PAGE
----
I’m probably about to get controversial, again. Pour yourselves a drink. Last one in, watch the door.
I want to talk today about writing spaces. Primarily, because I just finished building mine, and goddammit, it’s amazing.
We had a spare room behind the garage, and for some time, it looked like this:
The house was originally an old equipment barn that had been half-assedly renovated in the 1970’s, and which we converted into something more or less resembling
my manor back in Falconsrealm a Tuscan or Provençal retreat. This took the better part of a year, and about five square yards of knuckle skin.
However, the small room stayed unused for about ten years. I wrote the final draft of Dragon’s Trail and the first three and a half drafts of The New Magic in a converted spare bedroom upstairs. Which was not a bad arrangement.
Earlier this fall, we went over the receipts for Dragon’s Trail, and after chewing our pencils for awhile, we tackled the spare room. The carpet came up, the curtains came down, that fucking light fixture was taken out back and shot, and we turned the room into my Fortress of Solitude, which is like a Man Cave, except there’s no TV or fridge. In the civilized days of yore, such a place was called a study.
A can of $5 mistint from Home Depot had taken care of the walls some years before–seriously, something had to be done– and a few weeks ago we laid a hickory laminate floor, put up new drapes, and then added The Desk, which had been sitting in our living room like the wreck of the Edmund Fitzgerald while we worked on the Fortress of Solitude.
The Desk has a history all of its own that I won’t get into here, but the short of it is, it’s a family heirloom, and it’s seen some shit. As anyone who helped move it will attest, the wood is impregnated with depleted uranium; we estimate that it weighs just north of nine thousand pounds. So, we got it into the room, added a few fight-y things I’ve collected through the years . . .
I keep my beat sheets and flowcharts in a leather-bound journal that doubles as my series bible. My process is still pretty old-school; most of my concepting is done using blank books and a Zebra F701 hacked to take a gel insert. My laptop is the same one that I did the initial rewrites of Dragon’s Trail on back in 2012–too old and slow for gaming and it sucks at the Internet, which limits distractions–with the addition of a mechanical keyboard and a second monitor. The desk drawers, along with an iron-banded trunk, are full of notebooks, photos, and old manuscripts from over a decade of research when I was learning everything I needed to know to bring these books to life, from Italian rapier to stunts on horseback. We topped it off with my Aeron chair–because if the writing chair is the most comfortable chair in the house, your ass will seek it out, and the next thing you know, your ass is at your desk and you’re writing–and then we framed the wall map of the Western World from my old office upstairs and hung it above the desk for quick reference and that was pretty much it.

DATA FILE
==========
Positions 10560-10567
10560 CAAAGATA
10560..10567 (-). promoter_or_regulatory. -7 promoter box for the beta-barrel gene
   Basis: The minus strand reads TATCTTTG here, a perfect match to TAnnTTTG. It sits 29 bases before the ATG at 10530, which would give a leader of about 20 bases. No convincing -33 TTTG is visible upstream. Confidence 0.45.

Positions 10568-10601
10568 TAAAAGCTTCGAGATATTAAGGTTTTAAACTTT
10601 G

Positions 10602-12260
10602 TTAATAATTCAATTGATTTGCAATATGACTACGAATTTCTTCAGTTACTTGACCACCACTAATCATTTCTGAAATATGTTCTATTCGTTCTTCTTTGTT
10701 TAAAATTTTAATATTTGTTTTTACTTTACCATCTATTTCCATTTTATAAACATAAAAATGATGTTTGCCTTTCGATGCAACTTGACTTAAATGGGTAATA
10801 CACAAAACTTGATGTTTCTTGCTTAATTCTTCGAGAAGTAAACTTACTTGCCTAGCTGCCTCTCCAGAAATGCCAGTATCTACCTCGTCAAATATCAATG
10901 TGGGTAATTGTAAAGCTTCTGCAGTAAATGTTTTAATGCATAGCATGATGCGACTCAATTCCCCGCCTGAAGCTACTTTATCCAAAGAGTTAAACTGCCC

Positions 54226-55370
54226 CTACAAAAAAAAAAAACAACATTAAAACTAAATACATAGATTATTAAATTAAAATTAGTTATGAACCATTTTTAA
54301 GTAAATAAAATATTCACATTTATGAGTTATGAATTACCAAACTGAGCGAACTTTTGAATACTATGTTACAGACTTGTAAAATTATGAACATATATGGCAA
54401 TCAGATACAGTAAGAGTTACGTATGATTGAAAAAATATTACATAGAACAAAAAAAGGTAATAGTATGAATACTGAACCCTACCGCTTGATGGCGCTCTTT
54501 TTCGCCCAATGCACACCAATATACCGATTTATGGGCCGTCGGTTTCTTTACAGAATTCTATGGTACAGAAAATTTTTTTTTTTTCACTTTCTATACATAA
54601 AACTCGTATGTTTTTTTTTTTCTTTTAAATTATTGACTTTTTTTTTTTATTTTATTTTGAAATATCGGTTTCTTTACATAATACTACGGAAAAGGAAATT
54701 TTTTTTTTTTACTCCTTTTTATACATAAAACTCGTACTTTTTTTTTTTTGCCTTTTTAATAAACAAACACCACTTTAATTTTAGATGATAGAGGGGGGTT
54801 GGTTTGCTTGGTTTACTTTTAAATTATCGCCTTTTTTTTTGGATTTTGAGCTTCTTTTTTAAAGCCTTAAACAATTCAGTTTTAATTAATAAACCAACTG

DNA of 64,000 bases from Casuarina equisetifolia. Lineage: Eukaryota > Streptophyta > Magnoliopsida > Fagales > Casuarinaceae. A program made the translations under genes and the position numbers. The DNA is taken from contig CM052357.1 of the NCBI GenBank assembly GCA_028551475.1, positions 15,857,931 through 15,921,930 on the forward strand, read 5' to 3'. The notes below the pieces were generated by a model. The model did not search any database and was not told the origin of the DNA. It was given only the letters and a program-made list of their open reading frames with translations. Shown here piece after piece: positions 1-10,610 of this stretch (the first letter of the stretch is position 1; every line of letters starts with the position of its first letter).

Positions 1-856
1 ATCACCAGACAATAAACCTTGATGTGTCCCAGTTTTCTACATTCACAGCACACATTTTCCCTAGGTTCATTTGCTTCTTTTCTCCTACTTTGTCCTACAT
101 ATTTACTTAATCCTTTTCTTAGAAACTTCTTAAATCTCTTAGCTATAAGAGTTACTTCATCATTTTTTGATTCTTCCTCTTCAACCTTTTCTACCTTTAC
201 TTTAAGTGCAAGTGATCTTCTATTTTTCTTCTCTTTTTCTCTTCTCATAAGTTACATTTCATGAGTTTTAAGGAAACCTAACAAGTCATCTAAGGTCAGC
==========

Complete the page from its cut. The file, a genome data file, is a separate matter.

And here’s where it gets controversial: I know that leading minds tell us to not build writing rooms, and Stephen King has his famous piece about The Desk, and that’s great for them. Whatever works.
Me, I need this. There is very little in this room to remind me of where I am, aside from my computer and the music playing. (As long as we’re talking process, I’m writing this final draft of The New Magic to a Spotify channel I’ve built that’s mostly Gothic Country, and if you don’t know what that is, you should. Start with Blues Saraceno’s “Dogs of War,” which I envision as the title theme were The Outworlders to become a Netflix series, and follow it up with Lizzie No’s extraordinary “Crying Wolf.”) It’s quiet as a tomb, there is very little that’s new or slick or modern; it has the feel that you could be anywhere, at any time.
Importantly, and I just noticed this as I’m sitting here looking around, everything in this room has a story. Everything. I’m surrounded by stories. (Technically, we all are; I just know these ones, already.)
The windows face nothing modern: no power lines, no houses. And what I’m getting at is, if you’re a writer, you need a space where you can lose yourself. Your couch, Starbucks, in your cubicle with noise-cancelling headphones because you have no more fucks to give and dammit, you’re going to be a writer if it kills you. Someplace where you can go into your work and stay for a while.
My productivity has skyrocketed–enough that I can take a couple of hours this morning to punch out a new blog post–and I can hear my characters talk for the first time in a year. More than that, though, when I’m in this room, I’m writing. When I leave, I turn off the lights and the fireplace, lock up, and re-enter the house and the modern world. I am done at that point. As a result, my time with my family has become immensely more valuable; I’m not daydreaming or doodling or sitting next to my wife on the couch and typing and giving the world half-attention. Perhaps most of all, writing finally feels like a job. I’m exceptionally happy in here, working at writing. Kudos to my understanding and amazing wife, and top marks to her skills with a tape measure and a notepad.